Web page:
Archive for the ‘Business Attire’ Category

Business Casual – What to Wear to Work

May 7, 2013 Leave a comment
Dress-Down Friday

Dress-Down Friday

If you want to succeed at work, you need to dress the part.  This is not a myth but a reality.  Your appearance represents your employer and your respect for your job as much as it represents your personal style.  Because of this, employers take very seriously the image that you create for yourself and their company.

It is absolutely imperative that you create a good first impression in an interview; but, that attention to detail and effort needs to shine through on a daily basis.  You want to ensure that you are dressing on the high end of what is acceptable in your workplace. “If everyone wears jeans every day, a suit would be too much, as it might convey arrogance; khakis would make a much better choice. The idea is to stand out, not stick out” (Importance of Appearance in the Workplace |

If you take the time to ensure that you are looking professional everyday you will see an increase in your confidence, will command more respect, and be perceived as highly capable.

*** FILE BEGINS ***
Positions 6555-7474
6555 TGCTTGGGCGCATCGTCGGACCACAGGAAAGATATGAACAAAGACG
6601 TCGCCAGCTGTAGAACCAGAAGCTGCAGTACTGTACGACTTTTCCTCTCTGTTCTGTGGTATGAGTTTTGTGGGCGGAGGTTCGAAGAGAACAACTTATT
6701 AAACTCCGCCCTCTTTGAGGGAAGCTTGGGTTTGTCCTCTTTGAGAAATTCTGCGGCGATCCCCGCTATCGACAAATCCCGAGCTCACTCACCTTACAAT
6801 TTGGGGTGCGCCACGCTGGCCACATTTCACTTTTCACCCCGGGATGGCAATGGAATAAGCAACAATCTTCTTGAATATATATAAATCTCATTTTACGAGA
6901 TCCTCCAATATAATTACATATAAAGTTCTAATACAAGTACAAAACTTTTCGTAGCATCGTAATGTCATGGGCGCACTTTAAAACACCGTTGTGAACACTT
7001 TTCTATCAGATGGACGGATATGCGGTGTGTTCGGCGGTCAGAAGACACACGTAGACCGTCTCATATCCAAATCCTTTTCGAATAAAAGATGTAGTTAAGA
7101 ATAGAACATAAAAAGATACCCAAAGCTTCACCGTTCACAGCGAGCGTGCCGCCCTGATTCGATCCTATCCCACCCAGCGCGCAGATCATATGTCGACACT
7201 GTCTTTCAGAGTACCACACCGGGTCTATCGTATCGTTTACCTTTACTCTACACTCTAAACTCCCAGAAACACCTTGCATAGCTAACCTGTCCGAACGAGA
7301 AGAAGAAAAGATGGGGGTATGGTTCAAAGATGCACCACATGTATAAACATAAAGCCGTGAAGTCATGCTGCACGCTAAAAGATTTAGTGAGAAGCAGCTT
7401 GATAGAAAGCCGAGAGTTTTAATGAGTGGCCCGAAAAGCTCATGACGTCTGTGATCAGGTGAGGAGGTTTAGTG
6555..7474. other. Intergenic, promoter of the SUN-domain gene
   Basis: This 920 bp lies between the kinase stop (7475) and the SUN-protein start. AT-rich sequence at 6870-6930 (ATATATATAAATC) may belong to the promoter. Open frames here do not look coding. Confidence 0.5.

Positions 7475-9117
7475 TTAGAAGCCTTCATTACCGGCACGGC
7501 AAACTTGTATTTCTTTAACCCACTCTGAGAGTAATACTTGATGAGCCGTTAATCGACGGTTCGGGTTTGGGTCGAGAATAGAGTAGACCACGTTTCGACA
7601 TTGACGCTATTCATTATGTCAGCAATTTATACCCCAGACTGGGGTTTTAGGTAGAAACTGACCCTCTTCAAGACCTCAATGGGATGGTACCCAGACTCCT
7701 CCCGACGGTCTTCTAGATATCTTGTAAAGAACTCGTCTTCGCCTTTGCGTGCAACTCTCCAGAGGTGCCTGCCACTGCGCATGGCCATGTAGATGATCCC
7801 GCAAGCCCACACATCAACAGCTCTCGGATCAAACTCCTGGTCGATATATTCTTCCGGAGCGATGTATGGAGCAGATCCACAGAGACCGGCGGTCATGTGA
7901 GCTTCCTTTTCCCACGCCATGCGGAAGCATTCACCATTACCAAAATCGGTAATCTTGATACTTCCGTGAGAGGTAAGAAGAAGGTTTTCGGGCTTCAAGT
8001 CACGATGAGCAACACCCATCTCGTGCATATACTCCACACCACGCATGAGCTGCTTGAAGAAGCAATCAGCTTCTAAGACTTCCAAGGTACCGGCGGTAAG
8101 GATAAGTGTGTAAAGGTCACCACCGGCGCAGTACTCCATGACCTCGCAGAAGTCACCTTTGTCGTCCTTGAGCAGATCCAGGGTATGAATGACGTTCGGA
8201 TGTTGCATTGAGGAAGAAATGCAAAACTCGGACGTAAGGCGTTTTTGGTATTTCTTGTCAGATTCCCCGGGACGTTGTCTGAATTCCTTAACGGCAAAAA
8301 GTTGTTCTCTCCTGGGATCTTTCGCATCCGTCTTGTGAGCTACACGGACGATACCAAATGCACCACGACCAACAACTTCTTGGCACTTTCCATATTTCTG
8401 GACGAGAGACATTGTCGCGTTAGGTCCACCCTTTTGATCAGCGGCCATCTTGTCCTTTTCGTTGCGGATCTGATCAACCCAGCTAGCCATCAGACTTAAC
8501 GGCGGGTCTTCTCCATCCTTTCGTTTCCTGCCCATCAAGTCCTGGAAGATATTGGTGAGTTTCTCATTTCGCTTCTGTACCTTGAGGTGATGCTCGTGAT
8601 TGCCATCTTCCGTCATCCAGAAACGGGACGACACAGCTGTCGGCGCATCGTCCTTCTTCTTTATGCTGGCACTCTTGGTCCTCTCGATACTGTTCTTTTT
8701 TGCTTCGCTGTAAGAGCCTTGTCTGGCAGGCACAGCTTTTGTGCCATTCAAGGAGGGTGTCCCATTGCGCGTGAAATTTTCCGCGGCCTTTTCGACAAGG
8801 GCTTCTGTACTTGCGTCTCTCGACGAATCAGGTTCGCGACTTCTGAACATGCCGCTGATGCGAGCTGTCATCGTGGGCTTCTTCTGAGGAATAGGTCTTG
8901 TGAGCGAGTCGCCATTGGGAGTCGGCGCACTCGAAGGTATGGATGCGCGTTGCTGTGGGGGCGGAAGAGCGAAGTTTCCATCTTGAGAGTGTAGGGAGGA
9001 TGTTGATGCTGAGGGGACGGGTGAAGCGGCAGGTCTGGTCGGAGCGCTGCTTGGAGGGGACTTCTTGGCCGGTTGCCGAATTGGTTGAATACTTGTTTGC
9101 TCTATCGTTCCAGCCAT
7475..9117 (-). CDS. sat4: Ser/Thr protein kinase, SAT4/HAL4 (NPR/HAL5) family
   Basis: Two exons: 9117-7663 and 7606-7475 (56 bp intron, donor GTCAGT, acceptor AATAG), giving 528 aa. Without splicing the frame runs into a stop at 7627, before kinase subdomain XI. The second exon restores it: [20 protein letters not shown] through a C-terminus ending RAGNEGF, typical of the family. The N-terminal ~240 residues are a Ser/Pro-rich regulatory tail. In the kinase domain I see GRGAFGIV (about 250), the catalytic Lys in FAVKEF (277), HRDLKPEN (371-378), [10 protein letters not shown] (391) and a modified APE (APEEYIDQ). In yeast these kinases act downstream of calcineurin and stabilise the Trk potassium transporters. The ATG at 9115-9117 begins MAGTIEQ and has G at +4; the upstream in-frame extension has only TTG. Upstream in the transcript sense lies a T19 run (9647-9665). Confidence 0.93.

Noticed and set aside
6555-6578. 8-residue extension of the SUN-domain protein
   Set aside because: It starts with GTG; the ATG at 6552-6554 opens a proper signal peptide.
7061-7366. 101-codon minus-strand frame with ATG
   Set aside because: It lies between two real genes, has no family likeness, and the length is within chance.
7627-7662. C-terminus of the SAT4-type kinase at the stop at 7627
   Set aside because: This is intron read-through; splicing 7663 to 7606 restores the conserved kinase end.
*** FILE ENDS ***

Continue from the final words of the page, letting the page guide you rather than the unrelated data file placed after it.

To show a couple of students how to navigate the business casual, casual Friday, business formal . . . conundrum we took a field-trip to the mall and took over the dressing rooms to pick-out and price-out some work appropriate attire.  Here are the results of our excursion.

Dress Down Friday:

Dress-Down Days

Dress-Down Days

The biggest mistake that people make on dress-down days is to think this is the day that they don’t need to care.  The reality is that even if you want to wear jeans, you should still look professional.  Pairing a dark wash jean with a shirt and blazer is the perfect way to still look sharp.

Where we shopped:

The Gap

Adam is wearing dark-wash jeans $69

a button up shirt $35.99

and a Blazer $98

Steph is wearing dark-wash jeans $79.95

a neutral t-shirt $19.95

and a Blazer $89.95

Business Casual:

Business Casual